top of page

Our view on the latest SRA update, "Interest rates and the client account", What's yours?

law firm interest on client money percentage

The Solicitors Regulation Authority (SRA)'s recent article, Interest rates and the client account, discusses interest rates and the income that law firms are making on held client money. 

This area of business can be quite confusing for many law firms, and we feel that the recent article by the SRA unfortunately doesn't do much to clarify the situation. 

As interest rates were on the incline, we provided guidance in a prior article titled 'Your Client Interest Policy – Is it Fair?'. Twelve months later, given the updated information from the SRA, we deemed it appropriate to issue a follow-up that may assist law firms in evaluating their approach.

1 - Addressing the ‘1000% rise’

The latest findings from the LMS benchmarking survey have revealed a ‘1000% increase in interest received on money held in client accounts. According to respondents, total net interest income rocketed to £27.5 million this year, a steep increase from £2.6 million in 2022.

This eye-catching statistic undoubtedly grabs attention, presenting itself as a sensational headline. However, it's essential to look deeper into the context behind this rise to understand whether the result matches the sensationalistic nature of the headline.

Let's consider the interest rate environment: For years, interest rates paid were hovering at just 0.01%. A 1000% increase from that level only sees the interest rate rise to 0.11%.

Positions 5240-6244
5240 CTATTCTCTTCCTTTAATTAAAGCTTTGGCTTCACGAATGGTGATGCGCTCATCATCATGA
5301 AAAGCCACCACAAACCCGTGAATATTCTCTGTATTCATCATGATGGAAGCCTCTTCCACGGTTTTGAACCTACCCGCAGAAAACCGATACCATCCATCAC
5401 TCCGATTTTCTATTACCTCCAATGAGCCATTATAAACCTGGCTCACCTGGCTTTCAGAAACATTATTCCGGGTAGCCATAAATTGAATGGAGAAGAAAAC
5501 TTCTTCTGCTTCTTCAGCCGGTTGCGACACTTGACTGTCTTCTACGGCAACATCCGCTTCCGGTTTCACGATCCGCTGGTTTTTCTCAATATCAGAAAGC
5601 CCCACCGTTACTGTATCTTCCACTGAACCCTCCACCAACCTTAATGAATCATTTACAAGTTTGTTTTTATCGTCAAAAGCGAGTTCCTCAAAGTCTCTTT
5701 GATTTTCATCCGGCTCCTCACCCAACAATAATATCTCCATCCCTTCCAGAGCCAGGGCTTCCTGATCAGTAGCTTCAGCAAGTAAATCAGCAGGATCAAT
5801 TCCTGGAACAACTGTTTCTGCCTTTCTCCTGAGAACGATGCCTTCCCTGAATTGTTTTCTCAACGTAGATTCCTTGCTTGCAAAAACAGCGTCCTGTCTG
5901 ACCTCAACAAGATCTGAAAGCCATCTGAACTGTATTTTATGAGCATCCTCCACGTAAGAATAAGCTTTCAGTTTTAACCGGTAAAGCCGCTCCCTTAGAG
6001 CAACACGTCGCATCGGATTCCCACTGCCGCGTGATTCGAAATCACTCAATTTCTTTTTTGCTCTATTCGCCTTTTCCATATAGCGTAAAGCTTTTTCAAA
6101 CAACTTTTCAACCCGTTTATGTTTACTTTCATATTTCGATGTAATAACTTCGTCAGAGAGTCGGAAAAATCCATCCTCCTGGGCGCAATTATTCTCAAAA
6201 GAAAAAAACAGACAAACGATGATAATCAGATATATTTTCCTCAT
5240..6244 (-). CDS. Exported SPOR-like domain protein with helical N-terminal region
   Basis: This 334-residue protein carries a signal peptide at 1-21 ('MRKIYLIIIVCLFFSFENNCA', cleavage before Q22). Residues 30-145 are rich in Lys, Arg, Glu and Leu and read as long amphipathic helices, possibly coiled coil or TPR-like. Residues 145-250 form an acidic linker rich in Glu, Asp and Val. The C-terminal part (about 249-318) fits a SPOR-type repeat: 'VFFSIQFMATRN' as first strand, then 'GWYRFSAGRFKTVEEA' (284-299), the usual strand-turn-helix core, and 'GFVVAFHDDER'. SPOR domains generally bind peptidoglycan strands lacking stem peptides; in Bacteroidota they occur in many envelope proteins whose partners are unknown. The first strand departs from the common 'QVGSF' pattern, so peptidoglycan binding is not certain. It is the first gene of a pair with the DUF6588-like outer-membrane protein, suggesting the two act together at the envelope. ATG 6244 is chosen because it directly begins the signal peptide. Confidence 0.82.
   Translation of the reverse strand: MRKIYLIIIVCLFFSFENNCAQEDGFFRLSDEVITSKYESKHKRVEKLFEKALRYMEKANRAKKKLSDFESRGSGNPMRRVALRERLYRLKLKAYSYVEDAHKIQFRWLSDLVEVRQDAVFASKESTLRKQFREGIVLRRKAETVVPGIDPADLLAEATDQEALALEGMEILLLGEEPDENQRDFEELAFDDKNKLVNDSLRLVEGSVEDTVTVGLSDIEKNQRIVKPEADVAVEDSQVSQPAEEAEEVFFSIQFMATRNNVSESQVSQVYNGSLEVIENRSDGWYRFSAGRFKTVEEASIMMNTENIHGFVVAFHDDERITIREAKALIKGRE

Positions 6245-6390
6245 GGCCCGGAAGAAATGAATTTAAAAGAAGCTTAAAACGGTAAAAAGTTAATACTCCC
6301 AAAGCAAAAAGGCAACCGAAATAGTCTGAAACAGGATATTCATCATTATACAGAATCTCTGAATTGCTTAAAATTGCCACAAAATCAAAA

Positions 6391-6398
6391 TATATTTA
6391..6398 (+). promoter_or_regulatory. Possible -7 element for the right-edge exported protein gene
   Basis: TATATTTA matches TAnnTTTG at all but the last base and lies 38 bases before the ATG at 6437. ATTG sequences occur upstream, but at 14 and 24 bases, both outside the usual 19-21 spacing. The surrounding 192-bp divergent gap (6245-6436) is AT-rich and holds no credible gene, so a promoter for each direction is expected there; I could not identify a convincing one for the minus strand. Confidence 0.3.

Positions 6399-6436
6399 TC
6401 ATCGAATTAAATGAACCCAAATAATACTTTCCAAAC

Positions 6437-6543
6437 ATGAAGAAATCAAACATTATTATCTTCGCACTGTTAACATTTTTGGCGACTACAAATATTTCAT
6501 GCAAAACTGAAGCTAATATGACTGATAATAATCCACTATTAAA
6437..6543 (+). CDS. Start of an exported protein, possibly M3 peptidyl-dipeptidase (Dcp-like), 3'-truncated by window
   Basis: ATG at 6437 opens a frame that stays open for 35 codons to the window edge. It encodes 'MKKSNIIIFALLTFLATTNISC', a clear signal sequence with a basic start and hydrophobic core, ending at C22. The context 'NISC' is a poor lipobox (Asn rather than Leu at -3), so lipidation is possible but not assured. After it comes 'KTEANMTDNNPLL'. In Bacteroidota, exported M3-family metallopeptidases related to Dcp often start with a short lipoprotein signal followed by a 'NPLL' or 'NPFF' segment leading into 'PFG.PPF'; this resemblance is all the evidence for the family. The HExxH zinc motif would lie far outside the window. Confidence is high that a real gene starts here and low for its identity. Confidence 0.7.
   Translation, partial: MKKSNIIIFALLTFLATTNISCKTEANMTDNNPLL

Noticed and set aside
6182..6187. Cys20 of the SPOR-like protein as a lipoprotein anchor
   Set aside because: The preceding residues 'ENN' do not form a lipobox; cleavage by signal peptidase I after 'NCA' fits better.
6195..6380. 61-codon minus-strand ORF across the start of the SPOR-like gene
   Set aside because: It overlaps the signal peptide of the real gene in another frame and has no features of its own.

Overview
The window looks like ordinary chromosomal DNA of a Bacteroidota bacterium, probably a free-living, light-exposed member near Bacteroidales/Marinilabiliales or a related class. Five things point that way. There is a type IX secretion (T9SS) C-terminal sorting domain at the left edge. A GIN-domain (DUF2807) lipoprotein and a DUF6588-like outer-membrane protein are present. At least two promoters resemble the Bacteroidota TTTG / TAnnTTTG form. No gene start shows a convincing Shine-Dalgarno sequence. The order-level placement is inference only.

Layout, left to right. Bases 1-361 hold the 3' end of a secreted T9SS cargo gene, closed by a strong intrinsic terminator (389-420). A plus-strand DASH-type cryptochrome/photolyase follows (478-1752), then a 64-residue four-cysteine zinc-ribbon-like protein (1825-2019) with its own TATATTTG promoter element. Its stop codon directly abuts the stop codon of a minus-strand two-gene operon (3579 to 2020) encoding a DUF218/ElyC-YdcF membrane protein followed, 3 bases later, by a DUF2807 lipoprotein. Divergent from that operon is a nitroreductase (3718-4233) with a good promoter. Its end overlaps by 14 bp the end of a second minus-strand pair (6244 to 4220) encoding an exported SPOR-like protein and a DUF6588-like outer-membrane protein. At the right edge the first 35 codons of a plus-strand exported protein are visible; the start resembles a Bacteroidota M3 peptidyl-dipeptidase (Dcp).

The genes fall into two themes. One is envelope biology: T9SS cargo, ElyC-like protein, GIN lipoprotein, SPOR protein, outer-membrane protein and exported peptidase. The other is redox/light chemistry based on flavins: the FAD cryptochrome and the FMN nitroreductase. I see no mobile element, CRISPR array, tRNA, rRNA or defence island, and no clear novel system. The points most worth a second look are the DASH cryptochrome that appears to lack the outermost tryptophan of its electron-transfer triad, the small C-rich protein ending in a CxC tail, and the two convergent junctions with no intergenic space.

For those fortunate enough to have received a deposit interest rate of 0.10% on their client monies, a 1000% rise would only bring the new rate to 1.10%. While this is still worth taking note of, it’s definitely not as groundbreaking as the initial figure suggests.

While the surge in client account interest income is significant, it's crucial to analyse it within the broader context of prevailing interest rates to help understand the nuances behind headline-grabbing statistics. In fact, law firms could have, and still can, achieve even higher interest rates than the standard advertised client account deposit interest rates communicated by the big 4 high street banks.

2 - The amount of time that client money is held for

The SRA says that usually “money is held in the client account for such short periods of time” that earning interest on client money is not something that is of significance. 

The SRA rightfully acknowledges that client funds are typically held for brief durations, thus earning interest may not be a significant concern, particularly in the context of conveyancing monies, which are usually held for short periods. Indeed, it's uncommon for law firms to remunerate clients for interest accrued on such funds. 

However, in instances involving other categories of client funds, such as Probate monies, which often remain in custody for extended periods, the potential for substantial interest earnings arises. In such cases, it becomes pertinent to consider a fair compensation arrangement in lieu of interest to be disbursed to the client.

3 - Understating the potential value of interest earned on client money

The SRA says that “any interest earned across all client monies might be enough to pay for the bank's account charges for holding the money in the first place - that does not exactly qualify as 'financial benefit'.”

The assertion made is incorrect and has historically been so. Traditionally, banks have refrained from imposing charges for the operation of client accounts, thereby negating the concept of transaction fees. While CHAPS fees are indeed applicable, they are typically charged separately. Law firms commonly incorporate these fees into a comprehensive charge, encompassing the CHAPS payment along with a nominal administration fee.